Wednesday, November 23, 2011

The Sign of the Prophet - a brief review

In a search for fiction in which William Henry Harrison was a character, I came across a book published in 1901. The Sign of the Prophet: A Tale of Tecumseh and Tippecanoe was written by James Ball Naylor and published by the venerable (and now deceased) Saalfield Publishing Company of Akron, Ohio. I read it, and in a curious way, liked it, but with several caeats.

First the bad news:

Most of the characters are stock images of Indians and frontiersmen, straight from "Sioux Central Casting."

The plot depends on more than a few surprises, namely a long lost father, a long-lost fiancee, and a long lost true-love.

Secondary characters include a talkative, skirt-chasing (in a 1901 way) scout.

All the Indians say "Ugh" as their favorite comment.

True love prevails.

Now for the pluses.

The book does follow the story of the War of 1812 pretty closely. General (later President) W. H. Harrison, Tecumseh, Tenskatawa (the Shawnee prophet), Henry Procter, and even minor characters like Harrison's scout William Oliver and Indian leader Winameg are historical persons. And the settings are real enough. The battlegrounds of Tippecanoe, Fort Meigs, and Fort Miamis are all described fairly accurately.

Despites its many weaknesses, The Sign of the Prophet is pretty good at atmosphere. The reader gets a good feel for the life of the Woodlands of the Old Northwest. Smoky Indian camps are well described, and the frontiersmen, while a bit stilted, are fairly enjoyably portrayed.

The story, without touching on its authenticity, did hold my attention. I grew up about ten miles from Fort Meigs, and the charm of that place and its history, hooked my interest. Maybe that's why I enjoyed this old potboiler. In any event, it's worth a couple evenings reading - if you can find it!

Thursday, November 3, 2011

Levi Fachman and his Belgian Hares

[An abridged version of this story appeared in Bend of the River, November 2011.]

In the old “Bugs Bunny” cartoons, there were plenty of puns on the similarity of “hare” and “hair.” When we were kids, we found these jokes funny, even if we were a little unclear on the difference between rabbits and hares. The main difference, as at happens is that while rabbits are born blind, hairless, and underground, hares are born with fur, open eyes, and above ground.

The “Belgian hare” is a rabbit that looks like a hare. Hares tend to be a bit larger than rabbits, so breeders developed the Belgian hare to give rabbits the weight, girth, and, allegedly, alertness and intelligence of a hare. Introduced from England in 1888, there was a bit of a craze for Belgian hare from then until World War I.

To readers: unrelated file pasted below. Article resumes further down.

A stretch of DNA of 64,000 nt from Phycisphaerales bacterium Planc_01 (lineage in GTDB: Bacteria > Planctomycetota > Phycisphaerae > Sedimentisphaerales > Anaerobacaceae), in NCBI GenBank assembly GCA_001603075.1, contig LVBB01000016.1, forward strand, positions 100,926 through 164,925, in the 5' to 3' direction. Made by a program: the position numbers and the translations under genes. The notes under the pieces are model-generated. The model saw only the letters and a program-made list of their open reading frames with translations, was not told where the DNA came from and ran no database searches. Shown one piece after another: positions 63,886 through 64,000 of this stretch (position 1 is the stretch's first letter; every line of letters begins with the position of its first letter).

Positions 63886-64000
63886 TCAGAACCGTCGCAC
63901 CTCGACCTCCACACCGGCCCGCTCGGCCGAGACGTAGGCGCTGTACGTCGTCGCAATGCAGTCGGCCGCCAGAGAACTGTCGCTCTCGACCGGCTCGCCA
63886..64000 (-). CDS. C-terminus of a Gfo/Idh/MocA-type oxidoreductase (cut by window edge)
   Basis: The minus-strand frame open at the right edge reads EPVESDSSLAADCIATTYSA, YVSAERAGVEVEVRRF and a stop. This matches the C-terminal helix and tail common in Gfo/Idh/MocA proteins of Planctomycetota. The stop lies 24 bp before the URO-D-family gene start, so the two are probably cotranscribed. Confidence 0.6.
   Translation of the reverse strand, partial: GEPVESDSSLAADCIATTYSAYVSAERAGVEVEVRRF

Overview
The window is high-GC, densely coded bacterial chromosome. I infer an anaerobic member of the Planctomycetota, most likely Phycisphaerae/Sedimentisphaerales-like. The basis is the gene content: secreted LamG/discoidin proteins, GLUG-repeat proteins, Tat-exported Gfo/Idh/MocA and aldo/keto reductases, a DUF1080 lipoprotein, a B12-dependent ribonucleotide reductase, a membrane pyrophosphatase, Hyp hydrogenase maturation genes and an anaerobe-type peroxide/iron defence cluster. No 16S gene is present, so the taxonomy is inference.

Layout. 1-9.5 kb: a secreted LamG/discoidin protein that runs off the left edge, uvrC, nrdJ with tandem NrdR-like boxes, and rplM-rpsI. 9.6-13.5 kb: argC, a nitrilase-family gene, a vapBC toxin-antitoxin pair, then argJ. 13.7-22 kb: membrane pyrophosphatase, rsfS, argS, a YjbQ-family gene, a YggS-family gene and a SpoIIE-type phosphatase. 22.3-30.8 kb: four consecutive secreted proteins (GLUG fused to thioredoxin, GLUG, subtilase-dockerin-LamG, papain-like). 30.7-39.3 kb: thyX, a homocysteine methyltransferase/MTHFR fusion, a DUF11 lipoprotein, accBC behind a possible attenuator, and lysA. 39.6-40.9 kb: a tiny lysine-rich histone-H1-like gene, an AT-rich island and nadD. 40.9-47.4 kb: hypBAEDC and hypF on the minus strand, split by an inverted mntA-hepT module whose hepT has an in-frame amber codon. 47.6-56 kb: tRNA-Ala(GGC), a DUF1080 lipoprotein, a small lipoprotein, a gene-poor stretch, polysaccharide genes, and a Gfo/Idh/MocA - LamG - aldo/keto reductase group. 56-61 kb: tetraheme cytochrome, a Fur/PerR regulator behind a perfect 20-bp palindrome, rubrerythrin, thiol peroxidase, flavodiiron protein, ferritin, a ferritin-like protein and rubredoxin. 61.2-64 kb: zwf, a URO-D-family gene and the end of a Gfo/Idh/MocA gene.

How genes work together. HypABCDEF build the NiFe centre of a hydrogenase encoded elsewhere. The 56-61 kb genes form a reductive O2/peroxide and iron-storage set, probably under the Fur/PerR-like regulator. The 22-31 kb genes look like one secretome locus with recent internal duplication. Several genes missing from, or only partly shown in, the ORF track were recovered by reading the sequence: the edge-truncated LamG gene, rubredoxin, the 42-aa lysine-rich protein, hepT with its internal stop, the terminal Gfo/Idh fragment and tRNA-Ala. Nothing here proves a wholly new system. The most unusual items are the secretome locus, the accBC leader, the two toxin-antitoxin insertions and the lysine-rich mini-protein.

A man from Lindsey in Sandusky County participated in the Belgian hare craze. Levi Fachman (1862-1920) was a breeder and seller of Belgian hares, with customers all over the area. Bits and pieces of his surviving correspondence show him to have been well known among rabbit enthusiasts in Clyde, Norwalk, and Fremont.

Levi Fachman was the son of a German immigrant family. As a youth he lived with his grandfather Wilhelm Fachman, a native of Prussia in northern Germany. Levi married Alice Reed of Sandusky in 1889. The couple had six children, one of whom, Vida, worked as a telephone operator in Toledo and died in 1918. Levi had a variety of jobs over the years. He was listed as a “laborer” in 1880 at age 17, a “hack driver” in 1910, and at the time of his death, was working for Herbrand Co., a tool foundry in Fremont.

Either as an avocation or as a way to make some money on the side, Levi Fachman also bred and sold Belgian hares. His correspondence came from other breeders of small animals. We know that Levi was dealing with the Belgian hare, but salesman and customers writing to him also sold pit and game fowls, guinea pigs, ferrets, and other members of the rabbit family. One dealer in Norwalk also sold “lop eared, Himalayan, Angoran….and common rabbits.”

But dabbling in rabbits could be tricky. One letter to Fachman from a customer in Clyde complained (politely) that the female Belgian hare Fachman had sold him in the spring of 1896, was not gaining weight as fast as Fachman had implied. The customer, an S. C. Wolverton, was apparently reselling the hares to other customers, and had filled an order with another Belgian hare, not Fachman’s. He closed his note by saying, “What do you wish to do about it?” Wolverton implied that Fachman owed him something, a refund or another rabbit. The answer is long gone, but this gentle but firm complaint warned that Belgian hares were not a get-rich-quick scheme.

Levi Fachman died at the relatively young age of 58. The Belgian hare is still around, but never regained the popularity it had in the 1890s and 1900s. They are hard to breed, and take a lot of work and patience. Indeed, the American Belgian Hare Club admits, “Raising Belgian Hares involves a lot of hard work, expert animal husbandry practices, and a lot of luck!” Levi Fachman would have probably agreed.